Processes for Irish unification: Perspectives from Irish constitutional law

Professor Oran DoyleOran Doyle 191119

Editors’ Note: This post is part of an IACL-AIDC Blog Symposium on unification of the island of Ireland. The Symposium is co-hosted by the Constitution Project @ UCC Blog. Selected posts will also be co-hosted by the UKCLA Blog. The full set of posts can be found here.

Introduction

International law, UK law, and Irish law adopt the same substantive position on Irish unification: it requires the consent of a majority of people in both jurisdictions on the island of Ireland. However, they approach the question from different perspectives and with subtly different emphases. In this post, I explore the issue from the perspective of Irish law to identify what unification processes would be legally effective in Ireland.

I suggest that a referendum to amend or replace the Irish Constitution is the most plausible process. I then explore how such a referendum could be integrated with processes in Northern Ireland and the United Kingdom in a way that does not reproduce the Brexit model of leaving fundamentally important choices to be made after the referendum.

This blogpost does not advocate for a united Ireland, nor for any particular form of a united Ireland.

Bare unification

The Irish Constitution of 1937 provided that the national territory consisted of the whole island of Ireland, its islands and the territorial seas. In order to give effect to the Belfast/Good Friday Agreement (GFA) 1998, several amendments were approved by referendum.

Art 3.1 now reads:

It is the firm will of the Irish Nation, in harmony and friendship, to unite all the people who share the territory of the island of Ireland, in all the diversity of their identities and traditions, recognising that a united Ireland shall be brought about only by peaceful means with the consent of a majority of the people, democratically expressed, in both jurisdictions in the island….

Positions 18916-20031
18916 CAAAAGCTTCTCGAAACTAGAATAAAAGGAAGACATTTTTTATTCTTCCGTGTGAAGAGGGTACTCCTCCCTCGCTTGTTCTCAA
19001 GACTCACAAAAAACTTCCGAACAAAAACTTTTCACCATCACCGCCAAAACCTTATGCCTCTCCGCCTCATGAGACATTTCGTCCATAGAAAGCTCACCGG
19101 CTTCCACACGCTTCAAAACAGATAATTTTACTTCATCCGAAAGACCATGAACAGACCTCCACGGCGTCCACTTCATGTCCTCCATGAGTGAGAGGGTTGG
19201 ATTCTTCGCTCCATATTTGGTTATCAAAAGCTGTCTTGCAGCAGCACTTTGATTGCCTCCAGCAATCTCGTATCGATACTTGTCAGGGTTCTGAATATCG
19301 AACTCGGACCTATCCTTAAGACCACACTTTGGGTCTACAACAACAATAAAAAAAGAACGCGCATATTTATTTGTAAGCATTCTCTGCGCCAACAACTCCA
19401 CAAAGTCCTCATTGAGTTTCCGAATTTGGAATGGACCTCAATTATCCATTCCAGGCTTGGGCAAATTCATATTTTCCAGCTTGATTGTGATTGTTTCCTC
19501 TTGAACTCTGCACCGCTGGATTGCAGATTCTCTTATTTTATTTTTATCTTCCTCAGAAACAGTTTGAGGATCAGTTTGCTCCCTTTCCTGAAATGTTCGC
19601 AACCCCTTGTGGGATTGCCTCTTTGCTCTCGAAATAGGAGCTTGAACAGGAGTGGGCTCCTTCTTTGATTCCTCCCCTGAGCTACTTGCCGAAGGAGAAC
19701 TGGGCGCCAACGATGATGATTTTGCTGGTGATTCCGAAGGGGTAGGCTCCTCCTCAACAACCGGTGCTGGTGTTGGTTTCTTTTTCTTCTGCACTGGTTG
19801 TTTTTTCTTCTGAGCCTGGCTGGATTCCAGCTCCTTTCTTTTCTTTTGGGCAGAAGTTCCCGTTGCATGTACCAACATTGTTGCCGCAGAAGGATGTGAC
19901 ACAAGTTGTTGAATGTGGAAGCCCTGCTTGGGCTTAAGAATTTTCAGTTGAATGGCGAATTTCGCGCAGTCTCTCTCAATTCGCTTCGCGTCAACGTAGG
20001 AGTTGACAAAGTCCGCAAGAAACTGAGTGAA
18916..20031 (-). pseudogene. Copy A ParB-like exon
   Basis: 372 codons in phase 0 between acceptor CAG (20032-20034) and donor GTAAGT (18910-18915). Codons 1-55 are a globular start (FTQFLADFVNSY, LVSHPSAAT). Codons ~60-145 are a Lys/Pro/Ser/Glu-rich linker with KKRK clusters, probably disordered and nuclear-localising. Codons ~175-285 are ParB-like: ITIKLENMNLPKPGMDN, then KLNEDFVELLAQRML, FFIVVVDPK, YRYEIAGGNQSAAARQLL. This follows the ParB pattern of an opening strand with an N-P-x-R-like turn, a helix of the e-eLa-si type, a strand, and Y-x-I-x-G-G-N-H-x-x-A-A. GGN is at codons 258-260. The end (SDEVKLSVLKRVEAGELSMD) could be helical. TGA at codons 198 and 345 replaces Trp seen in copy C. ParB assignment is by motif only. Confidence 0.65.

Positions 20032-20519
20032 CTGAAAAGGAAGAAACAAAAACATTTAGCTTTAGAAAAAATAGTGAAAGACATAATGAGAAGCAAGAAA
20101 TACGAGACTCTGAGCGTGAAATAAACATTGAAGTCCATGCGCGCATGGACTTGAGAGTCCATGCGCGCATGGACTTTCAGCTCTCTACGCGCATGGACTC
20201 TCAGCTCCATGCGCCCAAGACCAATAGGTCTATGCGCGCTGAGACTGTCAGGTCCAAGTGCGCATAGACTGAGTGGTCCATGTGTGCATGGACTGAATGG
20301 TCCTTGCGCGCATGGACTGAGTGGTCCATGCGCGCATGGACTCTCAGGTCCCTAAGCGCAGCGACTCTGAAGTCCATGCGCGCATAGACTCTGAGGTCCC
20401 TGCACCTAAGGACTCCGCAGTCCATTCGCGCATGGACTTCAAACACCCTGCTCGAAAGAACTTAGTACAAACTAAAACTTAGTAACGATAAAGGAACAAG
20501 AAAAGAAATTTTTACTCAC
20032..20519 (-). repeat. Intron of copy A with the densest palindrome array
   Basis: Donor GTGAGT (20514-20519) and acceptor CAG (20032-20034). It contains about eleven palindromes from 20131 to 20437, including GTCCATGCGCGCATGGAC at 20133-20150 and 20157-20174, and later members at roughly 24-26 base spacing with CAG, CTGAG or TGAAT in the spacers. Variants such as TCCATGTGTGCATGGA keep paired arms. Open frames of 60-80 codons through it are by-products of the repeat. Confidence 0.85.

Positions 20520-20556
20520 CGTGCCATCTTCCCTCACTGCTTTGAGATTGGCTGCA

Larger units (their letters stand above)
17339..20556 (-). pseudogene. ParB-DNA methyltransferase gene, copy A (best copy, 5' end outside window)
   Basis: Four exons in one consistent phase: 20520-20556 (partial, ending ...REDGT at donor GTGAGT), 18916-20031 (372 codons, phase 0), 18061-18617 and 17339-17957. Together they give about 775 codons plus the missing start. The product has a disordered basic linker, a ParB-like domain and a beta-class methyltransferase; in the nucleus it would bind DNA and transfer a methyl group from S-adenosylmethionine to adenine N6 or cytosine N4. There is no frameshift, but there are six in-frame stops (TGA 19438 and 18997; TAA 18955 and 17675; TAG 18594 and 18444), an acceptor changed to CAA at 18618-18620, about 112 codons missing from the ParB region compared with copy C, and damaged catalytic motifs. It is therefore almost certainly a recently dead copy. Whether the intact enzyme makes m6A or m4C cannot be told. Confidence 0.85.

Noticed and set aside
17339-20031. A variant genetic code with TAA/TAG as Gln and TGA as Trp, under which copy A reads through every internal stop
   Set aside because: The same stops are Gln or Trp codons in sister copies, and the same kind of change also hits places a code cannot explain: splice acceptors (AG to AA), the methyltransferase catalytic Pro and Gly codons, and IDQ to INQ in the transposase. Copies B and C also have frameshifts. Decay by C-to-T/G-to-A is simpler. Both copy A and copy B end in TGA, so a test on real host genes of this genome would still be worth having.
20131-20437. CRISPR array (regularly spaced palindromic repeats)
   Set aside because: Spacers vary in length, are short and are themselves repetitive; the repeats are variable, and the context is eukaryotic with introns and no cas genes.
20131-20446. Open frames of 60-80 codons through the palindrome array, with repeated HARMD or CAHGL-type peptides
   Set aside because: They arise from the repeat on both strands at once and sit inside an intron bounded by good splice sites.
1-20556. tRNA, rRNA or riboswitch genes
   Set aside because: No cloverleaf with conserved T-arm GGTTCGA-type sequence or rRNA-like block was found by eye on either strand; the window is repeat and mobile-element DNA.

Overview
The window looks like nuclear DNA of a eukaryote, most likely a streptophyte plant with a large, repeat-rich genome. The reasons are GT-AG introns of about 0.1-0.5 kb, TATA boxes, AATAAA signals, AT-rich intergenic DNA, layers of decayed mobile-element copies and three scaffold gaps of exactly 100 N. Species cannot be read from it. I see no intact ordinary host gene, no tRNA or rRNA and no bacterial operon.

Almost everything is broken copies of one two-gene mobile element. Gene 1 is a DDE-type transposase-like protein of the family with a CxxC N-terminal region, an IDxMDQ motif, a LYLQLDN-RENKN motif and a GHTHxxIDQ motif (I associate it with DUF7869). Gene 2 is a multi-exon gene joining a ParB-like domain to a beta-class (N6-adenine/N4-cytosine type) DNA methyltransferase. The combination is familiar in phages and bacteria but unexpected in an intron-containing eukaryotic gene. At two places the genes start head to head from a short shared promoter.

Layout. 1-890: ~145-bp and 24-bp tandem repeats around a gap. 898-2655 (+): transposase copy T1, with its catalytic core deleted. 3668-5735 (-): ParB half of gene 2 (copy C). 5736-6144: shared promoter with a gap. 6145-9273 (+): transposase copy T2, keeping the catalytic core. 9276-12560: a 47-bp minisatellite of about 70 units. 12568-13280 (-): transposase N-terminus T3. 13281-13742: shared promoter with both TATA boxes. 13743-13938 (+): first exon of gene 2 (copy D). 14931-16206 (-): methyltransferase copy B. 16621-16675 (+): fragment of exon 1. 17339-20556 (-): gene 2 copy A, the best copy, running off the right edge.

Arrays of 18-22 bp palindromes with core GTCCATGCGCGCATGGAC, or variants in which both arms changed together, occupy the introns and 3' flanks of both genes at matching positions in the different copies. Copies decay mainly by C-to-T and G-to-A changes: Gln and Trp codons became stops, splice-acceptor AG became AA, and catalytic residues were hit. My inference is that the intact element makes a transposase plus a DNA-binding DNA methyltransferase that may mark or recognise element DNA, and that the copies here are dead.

This establishes unification as a constitutional commitment, the realisation of which crucially requires the consent of a majority of the people, democratically expressed, north and south.

There are four ways in which consent could be democratically expressed in southern Ireland: (a) through a statute enacted by the Oireachtas (Parliament); (b) through a referendum pre-authorised by a statute to count as the democratic expression of consent; (c) through constitutional amendment by referendum; (d) through constitutional replacement by referendum. Assuming a vote for unification in Northern Ireland as well, each of these would allow extension of the national territory to encompass the entire island, subsuming Northern Ireland into the existing state.

Unification with constitutional changes